23. Goodrich, Carter, “Public Spirit and American Improvements,” Proceedings of the American Philosophical Society, XCII (1948a), pp. 305–309.Google Scholar
  24. Goodrich, Carter, “National Planning of Internal Improvements,” Political Science Quarterly, LXIII (1948b), pp. 16–44.CrossRefGoogle Scholar
  25. Goodrich, Carter, “The Virginia System of Mixed Enterprise: A Study of State Planning of Internal Improvements,” Political Science Quarterly, LXIV (1949), pp. 355–87.CrossRefGoogle Scholar
  26. Goodrich, Carter, “The Revulsion against Internal Improvements,” Journal of Economic History, X (1950), pp. 145–169.CrossRefGoogle Scholar
  27. Goodrich, Carter, “Local Planning of Internal Improvements,” Political Science Quarterly, LXVI (1951), pp. 411–445.CrossRefGoogle Scholar
  28. Goodrich, Carter, Government Promotion of American Canals and Railroads, 1800–1890, New York: Columbia University Press, 1960.Google Scholar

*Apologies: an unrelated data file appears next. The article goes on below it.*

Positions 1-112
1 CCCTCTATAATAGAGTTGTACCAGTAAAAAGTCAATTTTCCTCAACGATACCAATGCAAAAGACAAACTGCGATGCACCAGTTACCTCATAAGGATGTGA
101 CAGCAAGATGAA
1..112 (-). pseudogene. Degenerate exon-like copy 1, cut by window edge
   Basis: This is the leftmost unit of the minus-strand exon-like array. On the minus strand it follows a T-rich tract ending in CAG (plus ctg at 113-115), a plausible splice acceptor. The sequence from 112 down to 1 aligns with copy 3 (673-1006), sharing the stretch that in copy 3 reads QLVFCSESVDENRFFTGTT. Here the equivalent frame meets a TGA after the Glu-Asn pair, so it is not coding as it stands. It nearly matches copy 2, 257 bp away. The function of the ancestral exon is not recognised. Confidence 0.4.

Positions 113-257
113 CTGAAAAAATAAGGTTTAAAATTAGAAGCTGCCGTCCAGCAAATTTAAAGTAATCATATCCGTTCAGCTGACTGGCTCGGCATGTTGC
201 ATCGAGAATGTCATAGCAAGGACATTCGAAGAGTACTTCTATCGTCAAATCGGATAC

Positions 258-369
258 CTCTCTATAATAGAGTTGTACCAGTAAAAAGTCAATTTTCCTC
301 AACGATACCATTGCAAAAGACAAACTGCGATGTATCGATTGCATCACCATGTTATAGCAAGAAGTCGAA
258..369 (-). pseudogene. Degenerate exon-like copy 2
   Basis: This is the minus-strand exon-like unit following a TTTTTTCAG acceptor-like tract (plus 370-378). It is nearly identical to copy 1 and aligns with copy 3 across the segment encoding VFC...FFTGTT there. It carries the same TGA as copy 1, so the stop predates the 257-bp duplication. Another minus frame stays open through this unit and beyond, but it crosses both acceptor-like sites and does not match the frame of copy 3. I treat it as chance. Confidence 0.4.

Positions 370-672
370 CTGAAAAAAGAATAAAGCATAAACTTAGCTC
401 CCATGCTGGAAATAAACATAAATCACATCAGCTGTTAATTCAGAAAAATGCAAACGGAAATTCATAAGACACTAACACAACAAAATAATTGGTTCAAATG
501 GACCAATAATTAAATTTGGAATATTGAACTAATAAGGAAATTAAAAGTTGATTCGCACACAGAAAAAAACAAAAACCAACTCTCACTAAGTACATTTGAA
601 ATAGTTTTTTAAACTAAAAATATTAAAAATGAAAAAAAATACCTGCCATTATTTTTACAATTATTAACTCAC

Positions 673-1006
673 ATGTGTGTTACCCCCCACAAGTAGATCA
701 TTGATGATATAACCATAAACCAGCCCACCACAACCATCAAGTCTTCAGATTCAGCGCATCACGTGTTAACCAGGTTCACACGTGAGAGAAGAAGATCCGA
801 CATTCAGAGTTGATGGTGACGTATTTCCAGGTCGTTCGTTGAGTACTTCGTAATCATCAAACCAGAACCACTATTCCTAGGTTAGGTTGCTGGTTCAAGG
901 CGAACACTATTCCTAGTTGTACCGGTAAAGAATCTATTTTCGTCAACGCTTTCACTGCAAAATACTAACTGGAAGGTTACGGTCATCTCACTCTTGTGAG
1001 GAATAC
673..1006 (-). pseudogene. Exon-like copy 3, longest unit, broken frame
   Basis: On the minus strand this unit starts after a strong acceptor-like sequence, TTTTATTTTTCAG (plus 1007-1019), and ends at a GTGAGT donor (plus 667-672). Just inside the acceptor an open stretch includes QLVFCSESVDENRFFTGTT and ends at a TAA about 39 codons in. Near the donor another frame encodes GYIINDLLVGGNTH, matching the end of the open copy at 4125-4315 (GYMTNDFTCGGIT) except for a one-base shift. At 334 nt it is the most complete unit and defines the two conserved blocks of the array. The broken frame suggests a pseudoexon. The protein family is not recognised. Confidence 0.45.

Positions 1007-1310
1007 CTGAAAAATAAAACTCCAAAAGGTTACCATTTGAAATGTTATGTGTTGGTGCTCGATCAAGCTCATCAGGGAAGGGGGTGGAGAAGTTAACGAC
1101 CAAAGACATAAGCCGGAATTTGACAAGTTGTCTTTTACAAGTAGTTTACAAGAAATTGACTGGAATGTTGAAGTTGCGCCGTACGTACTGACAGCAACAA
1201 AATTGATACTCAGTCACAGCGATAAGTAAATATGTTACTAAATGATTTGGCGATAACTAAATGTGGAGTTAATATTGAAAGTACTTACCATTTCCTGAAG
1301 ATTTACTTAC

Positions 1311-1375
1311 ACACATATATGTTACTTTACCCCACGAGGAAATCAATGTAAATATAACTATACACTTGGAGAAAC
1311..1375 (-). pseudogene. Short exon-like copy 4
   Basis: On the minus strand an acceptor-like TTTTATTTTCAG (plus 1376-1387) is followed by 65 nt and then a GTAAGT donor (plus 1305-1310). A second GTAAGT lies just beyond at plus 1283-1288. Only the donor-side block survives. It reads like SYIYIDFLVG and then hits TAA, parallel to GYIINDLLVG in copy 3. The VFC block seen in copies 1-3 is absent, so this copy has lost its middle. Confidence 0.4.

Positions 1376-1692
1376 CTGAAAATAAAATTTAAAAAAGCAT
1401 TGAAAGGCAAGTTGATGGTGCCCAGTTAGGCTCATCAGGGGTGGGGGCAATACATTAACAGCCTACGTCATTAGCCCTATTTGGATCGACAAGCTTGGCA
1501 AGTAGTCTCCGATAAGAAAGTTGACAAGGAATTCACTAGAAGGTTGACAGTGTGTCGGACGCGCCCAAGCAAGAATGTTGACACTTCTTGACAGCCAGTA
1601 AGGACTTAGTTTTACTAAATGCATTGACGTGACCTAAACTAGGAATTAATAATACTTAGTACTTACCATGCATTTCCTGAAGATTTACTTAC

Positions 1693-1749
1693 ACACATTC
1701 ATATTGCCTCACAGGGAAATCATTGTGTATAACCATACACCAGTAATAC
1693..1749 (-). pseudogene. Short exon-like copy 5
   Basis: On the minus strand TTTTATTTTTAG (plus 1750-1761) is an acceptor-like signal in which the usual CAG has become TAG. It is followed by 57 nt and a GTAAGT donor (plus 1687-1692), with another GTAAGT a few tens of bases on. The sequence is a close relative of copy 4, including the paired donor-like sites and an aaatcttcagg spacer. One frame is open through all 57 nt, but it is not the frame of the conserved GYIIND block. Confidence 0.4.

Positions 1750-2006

29. Goodrich, Carter, & Harvey H. Segal, “Baltimore’s Aid to Railroads: A study in the municipal planning of internal improvements,” Journal of Economic History, XIII (1953), pp. 2–35.CrossRefGoogle Scholar
  30. Grandy, Christopher, “New Jersey Corporate Chartermongering, 1875–1929,” The Journal of Economic History, Vol. 49, No. 3, 1989, pp. 677–692.CrossRefGoogle Scholar
  31. Grandy, Christopher, New Jersey and the Fiscal Origins of Modern American Corporation Law, New York: Garland Pub., 1993.Google Scholar
  32. Hall, Kermit L., Paul Finkelman, & James W. Ely, American Legal History: Cases and Materials, Third edition, New York: Oxford University Press, 2005.Google Scholar